The overall affect the film has on an audience is a positive one. It is a touching and fitting conclusion and Julianne Moore’s apology scene is a tear-jerker as is Laser’s (Josh Hutcherson) final assertion of why they belong with one another. It’s a film that makes it by on the strength of its actors and its finale it’s the journey I would’ve preferred changed somewhat. Perhaps the message lies in the title that The Kids Are All Right even if the adults aren’t but isn’t that an awfully dangerous mixed message?


Rewind Review- Cirque du Freak: The Vampire’s Assistant

As those who know me, and if such a person exists, cyberstalk me, know I created this blog after writing on another site, which shall remain nameless, for a while. The point is, I have material sitting around waiting to be re-used on occasion I will re-post them here. Some of those articles or reviews may have been extemporaneous at the time, but are slightly random now, hence the new title and little intro, regardless enjoy!

Cirque du Freak: The Vampire’s Assistant is in large part a victim of a poorly thought out unoriginal marketing scheme as much as Paranormal Activity is the product of brilliant marketing. Having said that we will discuss that later and deal first with the film at hand.

The Vampire’s Assistant is by no means a perfect film, however, I did enjoy it quite a bit and it did leave me wanting more if perhaps a bit too much. The major flaws are the quickly drawn and superficially defined characters. We get enough on each to start such that the story is able to function and begin, yet the information disseminated is given to us clumsily and easily through dialogue. We instantly find out that Darren (Chris Massoglia) is a good kid and Steve (Josh Hutcherson) is a tough guy with a chip on his shoulder and all the reasons therefor.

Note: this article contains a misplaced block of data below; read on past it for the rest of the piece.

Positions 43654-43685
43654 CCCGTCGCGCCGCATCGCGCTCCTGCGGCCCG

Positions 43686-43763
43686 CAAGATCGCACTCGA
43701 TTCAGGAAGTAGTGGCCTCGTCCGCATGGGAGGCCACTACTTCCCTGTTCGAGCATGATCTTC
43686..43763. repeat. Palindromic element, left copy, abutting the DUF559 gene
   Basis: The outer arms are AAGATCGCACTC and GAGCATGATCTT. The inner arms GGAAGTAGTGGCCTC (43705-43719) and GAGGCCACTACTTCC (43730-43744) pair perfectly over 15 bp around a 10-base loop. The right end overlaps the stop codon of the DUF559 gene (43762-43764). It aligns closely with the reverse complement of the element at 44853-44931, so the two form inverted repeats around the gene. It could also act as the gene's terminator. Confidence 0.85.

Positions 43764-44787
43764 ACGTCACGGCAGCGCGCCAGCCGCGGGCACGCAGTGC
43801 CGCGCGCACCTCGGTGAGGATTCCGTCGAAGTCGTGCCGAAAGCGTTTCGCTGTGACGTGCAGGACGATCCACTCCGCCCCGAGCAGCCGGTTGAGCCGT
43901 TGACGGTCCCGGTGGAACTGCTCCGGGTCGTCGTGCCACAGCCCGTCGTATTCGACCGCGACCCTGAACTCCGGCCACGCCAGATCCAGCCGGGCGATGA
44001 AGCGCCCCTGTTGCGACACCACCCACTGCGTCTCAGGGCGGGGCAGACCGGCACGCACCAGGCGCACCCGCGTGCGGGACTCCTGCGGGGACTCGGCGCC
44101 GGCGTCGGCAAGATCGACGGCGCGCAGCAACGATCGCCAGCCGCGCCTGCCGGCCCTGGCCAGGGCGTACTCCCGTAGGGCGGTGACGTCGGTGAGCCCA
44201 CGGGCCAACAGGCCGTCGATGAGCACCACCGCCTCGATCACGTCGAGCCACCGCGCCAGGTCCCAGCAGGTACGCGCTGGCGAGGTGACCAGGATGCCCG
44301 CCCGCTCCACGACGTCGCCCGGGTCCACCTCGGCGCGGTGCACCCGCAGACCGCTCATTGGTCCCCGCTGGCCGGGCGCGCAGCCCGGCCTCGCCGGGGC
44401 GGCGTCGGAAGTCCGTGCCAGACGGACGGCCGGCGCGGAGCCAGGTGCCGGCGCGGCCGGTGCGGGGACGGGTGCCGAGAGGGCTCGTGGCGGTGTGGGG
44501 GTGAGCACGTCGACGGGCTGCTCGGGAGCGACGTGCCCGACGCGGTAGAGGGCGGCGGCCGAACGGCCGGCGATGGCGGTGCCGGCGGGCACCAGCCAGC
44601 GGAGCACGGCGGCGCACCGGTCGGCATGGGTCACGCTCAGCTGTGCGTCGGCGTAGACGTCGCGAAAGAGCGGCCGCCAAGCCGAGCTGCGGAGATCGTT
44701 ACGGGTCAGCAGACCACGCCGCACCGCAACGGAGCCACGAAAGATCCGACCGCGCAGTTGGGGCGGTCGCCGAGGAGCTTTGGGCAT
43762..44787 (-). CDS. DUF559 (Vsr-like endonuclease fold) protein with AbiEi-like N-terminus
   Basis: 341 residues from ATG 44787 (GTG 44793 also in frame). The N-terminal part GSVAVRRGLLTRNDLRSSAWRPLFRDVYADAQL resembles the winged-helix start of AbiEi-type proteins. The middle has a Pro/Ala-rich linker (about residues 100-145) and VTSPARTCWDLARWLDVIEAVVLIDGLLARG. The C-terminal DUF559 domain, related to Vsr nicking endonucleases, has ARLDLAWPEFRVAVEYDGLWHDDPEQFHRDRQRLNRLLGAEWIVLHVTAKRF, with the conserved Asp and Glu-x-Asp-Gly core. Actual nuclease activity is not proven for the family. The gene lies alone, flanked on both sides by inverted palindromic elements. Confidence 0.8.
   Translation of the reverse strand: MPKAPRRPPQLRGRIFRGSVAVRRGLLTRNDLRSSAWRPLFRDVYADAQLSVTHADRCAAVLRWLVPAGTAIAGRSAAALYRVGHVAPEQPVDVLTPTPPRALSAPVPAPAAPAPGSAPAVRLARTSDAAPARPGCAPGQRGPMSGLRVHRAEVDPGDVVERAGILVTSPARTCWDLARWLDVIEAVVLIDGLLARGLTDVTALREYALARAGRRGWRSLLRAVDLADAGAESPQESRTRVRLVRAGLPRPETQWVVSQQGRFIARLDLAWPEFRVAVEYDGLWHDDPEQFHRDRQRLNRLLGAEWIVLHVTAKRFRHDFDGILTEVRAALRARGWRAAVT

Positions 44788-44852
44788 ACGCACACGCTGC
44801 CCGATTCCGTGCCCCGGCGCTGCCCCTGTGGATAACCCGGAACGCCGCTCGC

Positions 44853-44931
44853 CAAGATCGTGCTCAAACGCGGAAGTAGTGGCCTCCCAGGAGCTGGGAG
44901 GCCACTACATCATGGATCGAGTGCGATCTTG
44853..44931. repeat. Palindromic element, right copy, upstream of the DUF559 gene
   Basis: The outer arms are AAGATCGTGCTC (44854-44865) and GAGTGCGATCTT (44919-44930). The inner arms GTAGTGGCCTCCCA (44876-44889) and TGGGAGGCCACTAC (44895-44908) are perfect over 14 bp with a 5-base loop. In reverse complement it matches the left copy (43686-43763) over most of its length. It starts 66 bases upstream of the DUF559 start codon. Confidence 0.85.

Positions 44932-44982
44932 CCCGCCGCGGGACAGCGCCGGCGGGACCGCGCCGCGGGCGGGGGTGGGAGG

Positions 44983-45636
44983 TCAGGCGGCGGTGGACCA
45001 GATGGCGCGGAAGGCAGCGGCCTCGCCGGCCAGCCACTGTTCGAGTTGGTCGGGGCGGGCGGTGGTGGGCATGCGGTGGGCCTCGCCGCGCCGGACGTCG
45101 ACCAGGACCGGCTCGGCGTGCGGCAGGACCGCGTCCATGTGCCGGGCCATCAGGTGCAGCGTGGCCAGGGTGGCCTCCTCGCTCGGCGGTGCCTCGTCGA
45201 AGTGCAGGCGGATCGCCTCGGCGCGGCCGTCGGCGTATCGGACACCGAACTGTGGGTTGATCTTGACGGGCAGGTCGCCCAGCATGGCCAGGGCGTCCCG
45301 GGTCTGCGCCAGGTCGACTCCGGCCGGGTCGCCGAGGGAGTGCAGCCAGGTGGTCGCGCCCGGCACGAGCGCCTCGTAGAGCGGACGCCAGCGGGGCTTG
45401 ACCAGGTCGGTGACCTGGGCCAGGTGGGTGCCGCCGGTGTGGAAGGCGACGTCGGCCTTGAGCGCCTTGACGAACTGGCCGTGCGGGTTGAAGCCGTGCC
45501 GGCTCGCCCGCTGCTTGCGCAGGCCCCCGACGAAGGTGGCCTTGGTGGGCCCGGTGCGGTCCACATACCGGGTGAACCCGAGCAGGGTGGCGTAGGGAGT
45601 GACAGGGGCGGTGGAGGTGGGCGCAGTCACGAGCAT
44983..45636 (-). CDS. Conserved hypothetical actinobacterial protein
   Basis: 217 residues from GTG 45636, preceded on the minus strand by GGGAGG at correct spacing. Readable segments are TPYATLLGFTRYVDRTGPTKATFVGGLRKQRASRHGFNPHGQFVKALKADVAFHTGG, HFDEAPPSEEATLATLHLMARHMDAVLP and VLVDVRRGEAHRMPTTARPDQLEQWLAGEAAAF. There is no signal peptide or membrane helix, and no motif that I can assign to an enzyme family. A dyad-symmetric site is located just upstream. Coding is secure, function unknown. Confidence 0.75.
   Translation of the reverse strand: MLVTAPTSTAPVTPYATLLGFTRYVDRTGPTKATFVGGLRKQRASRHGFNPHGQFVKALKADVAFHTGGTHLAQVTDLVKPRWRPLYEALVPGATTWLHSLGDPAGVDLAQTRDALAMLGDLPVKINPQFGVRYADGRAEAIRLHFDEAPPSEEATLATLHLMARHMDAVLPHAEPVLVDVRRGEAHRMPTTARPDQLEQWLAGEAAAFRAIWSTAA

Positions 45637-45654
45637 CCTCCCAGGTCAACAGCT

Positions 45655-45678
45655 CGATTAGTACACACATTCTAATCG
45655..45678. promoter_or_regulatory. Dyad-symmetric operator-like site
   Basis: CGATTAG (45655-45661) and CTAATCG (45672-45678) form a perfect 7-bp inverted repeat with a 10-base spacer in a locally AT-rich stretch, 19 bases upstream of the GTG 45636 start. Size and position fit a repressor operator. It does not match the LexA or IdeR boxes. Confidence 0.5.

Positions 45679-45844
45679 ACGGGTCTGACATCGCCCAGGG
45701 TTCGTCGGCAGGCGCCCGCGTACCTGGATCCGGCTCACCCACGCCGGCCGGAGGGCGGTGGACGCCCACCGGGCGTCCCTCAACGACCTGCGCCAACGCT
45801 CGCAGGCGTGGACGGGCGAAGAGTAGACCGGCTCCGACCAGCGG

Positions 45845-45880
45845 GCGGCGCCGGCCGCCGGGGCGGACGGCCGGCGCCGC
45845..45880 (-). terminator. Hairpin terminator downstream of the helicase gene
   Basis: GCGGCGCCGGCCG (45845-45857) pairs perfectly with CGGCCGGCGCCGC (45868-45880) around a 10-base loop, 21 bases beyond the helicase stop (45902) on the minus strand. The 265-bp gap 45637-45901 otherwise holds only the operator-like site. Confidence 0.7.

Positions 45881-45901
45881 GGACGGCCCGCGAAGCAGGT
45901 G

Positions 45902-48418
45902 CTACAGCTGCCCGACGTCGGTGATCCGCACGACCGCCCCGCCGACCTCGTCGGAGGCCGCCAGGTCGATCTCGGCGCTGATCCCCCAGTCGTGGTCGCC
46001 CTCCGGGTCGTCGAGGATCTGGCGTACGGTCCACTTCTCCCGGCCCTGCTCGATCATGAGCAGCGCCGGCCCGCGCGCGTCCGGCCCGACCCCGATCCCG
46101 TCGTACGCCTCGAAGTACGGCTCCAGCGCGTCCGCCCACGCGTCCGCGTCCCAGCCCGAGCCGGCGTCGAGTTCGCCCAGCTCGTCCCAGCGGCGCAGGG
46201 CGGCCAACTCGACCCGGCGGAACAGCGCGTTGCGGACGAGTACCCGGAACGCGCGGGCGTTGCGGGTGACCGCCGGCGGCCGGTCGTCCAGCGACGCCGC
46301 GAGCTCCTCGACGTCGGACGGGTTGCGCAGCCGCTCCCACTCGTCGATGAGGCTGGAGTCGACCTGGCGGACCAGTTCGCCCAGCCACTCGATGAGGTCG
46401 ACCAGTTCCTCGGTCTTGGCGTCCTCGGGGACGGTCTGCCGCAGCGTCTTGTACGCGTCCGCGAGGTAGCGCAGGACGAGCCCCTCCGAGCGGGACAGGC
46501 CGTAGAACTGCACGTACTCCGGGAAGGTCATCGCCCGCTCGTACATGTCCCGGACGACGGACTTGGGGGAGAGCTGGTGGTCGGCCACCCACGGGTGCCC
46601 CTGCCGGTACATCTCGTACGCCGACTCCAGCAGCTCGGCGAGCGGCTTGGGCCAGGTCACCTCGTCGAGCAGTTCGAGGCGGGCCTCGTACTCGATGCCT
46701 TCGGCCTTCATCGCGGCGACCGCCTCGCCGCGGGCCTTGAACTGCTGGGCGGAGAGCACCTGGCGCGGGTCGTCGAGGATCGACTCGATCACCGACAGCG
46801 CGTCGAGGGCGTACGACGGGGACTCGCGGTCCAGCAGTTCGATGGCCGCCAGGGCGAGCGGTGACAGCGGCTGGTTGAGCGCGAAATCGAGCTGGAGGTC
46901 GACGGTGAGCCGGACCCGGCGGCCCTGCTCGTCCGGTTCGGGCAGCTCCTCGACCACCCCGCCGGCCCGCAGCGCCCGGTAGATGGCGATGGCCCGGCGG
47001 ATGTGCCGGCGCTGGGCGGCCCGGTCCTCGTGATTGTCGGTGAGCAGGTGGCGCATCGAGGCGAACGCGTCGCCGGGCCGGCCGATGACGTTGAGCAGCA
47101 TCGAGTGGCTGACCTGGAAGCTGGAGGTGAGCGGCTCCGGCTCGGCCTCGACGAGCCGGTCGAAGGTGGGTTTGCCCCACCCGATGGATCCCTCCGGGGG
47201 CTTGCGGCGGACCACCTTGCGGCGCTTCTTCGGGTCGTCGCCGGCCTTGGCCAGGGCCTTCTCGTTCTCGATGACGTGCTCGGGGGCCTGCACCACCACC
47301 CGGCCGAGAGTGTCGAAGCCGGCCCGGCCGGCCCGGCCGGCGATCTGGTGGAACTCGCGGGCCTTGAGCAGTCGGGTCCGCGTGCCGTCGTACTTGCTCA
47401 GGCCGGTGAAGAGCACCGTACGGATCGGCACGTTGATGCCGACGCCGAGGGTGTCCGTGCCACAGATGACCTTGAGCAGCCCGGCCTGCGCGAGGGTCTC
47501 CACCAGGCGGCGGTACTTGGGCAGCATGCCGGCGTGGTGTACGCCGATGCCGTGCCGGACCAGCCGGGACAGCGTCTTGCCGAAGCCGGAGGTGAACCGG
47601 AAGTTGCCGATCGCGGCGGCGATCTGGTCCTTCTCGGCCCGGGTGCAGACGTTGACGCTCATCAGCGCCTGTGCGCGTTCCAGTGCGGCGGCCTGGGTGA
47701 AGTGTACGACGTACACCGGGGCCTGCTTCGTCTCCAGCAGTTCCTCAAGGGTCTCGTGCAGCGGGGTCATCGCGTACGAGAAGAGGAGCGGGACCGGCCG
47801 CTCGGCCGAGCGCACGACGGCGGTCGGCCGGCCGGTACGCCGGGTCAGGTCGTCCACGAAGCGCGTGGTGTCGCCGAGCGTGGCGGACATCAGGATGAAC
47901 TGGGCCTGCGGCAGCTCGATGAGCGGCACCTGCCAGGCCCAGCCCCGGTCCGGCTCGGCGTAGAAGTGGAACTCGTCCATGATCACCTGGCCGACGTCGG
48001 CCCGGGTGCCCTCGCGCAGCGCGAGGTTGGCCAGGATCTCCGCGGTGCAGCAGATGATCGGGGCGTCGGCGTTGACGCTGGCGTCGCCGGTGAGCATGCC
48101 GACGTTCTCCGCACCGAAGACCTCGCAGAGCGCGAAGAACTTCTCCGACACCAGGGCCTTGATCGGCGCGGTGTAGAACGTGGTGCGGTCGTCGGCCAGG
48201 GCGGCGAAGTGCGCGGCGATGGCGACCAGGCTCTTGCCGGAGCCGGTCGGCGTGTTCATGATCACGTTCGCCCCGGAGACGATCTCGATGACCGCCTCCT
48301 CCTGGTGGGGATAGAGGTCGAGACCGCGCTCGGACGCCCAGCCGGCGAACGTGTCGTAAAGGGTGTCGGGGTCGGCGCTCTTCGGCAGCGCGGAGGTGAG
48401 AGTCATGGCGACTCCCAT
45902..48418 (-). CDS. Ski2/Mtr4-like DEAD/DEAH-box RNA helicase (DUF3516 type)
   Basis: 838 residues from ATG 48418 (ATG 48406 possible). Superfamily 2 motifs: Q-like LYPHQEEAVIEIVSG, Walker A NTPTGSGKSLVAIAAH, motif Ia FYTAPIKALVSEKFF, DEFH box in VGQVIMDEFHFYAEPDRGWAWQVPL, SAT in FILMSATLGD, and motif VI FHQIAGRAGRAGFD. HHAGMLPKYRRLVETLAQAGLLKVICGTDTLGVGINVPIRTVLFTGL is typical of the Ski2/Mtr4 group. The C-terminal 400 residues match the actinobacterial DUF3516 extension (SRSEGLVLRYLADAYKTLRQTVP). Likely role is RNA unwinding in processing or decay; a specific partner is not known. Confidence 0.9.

The things conveyed through voice-over, like their individual obsessions, would have been much better conveyed with more visual information. An example, Steve’s dad left and his mom is an alcoholic so he feels he has nothing to live for when a crucial decision comes about. We learn all this through his dialogue, and have seen neither hide nor hair of his father or mother throughout. Even a flashback quick would’ve enhanced that emotion a bit which was very effectively conveyed by Hutcherson. Both young leads, in fact, elevated the story through their convincing portrayals of their sketched characters. Again each has an obsession that sets them on their path that sets them down their course but we learn this mostly through voice over.

The last issue was that of the character of Mr. Tiny. He’s an enigmatic villain and an interesting one, and his words and the opening title sequence make it clear he is only interested in being a puppet master in the battle between two rival factions of vampires. However, why he is only interested in that, what his timetable is, what his real motivation is, and why he chose Darren and Steve is nebulous at best. There is a mention of a prophecy but it is ill-defined.

Now having said all that the film does have quite a bit going for it, and knowing that Universal was hoping to launch a franchise does explain some of the lack of detail. The first part is that it does not take itself too seriously. There is a quite a bit of good humor had with the vampire genre as it turns some of the vampire clichés on their ear.

Aside from supporting turns by John C. Reilly, Salma Hayek, Ken Watanabe and more the film does have an essential conflict at its core that is quite interesting. You have in this story two best friends who become enemies and a rivalry that could’ve been avoided. You also have hilarious cartoonish portrayals of the adult characters at the beginning, which are deftly altered by Weitz when they re-emerge later on and the tone of the tale has changed. The parents reappearing looking concerned and real the teacher seeming confused and frightened, both merely shells of their formerly goofy selves.